Some of Harvard's science departments want new laboratory buildings, and some want the funds for a senior appointment or two. Other departments, however, have slightly more eclectic interests.
Astronomy, for instance, wants just one telescope.
A $20 million telescope.
In South America.
"We're not looking for a new building or other large things, but we are looking for this telescope," says Jonathan E. Grindlay, chair of the Astronomy Department.
According to Grindlay, such a project--built somewhere in Chile--would only take about four years to complete. With it, he says, the University could maintain remote computer links as well as an active presence there which would include graduate and undergraduate students.
"It's a way to significantly advance the participation of undergraduates in astronomy," Grindlay says.
Although the concentration only averages an enrollment of about six undergraduates each year, the program at the Smithsonian Observatory boasts more than 50 graduate students and several visiting scientists each year.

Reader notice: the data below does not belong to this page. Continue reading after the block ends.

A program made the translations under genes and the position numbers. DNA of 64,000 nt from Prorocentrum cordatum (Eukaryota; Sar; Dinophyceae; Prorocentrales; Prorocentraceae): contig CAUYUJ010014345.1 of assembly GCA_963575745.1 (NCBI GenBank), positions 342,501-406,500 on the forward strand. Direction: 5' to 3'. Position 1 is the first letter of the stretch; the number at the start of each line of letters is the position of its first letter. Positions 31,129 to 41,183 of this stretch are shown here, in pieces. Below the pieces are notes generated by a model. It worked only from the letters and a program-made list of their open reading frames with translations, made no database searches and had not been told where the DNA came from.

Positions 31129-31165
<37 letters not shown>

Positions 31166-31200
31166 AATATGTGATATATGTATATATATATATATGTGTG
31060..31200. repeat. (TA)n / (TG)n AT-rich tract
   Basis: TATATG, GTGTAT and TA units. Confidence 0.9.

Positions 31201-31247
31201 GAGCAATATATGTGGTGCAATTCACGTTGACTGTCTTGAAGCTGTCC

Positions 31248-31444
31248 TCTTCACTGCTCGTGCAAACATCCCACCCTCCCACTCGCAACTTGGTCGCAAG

As a long-term project, the Astronomy chair says this telescope is essential because it can be used for a variety of projects over an extended period of time.
"It's not the kind of tool that becomes outdated," he says. "We're confident that there's a minimum lifetime of 30 to 40 years."
Grindlay says the telescope--four meters in diameter and 10 times stronger than the one Harvard now uses--would be used to map out the large scale structure of the universe, a project which would give scientists a "toe-hold on the whole field."
Asked to assess his department's chances in the competition for priority status on the fundraising wish-list of Dean of the Faculty A. Michael Spence, Grindlay said he "better not say."
"I wouldn't want to jeopardize the priorities," Grindlay says. "I'd like to think we've make our case clearly--I hope it's high [on the list]."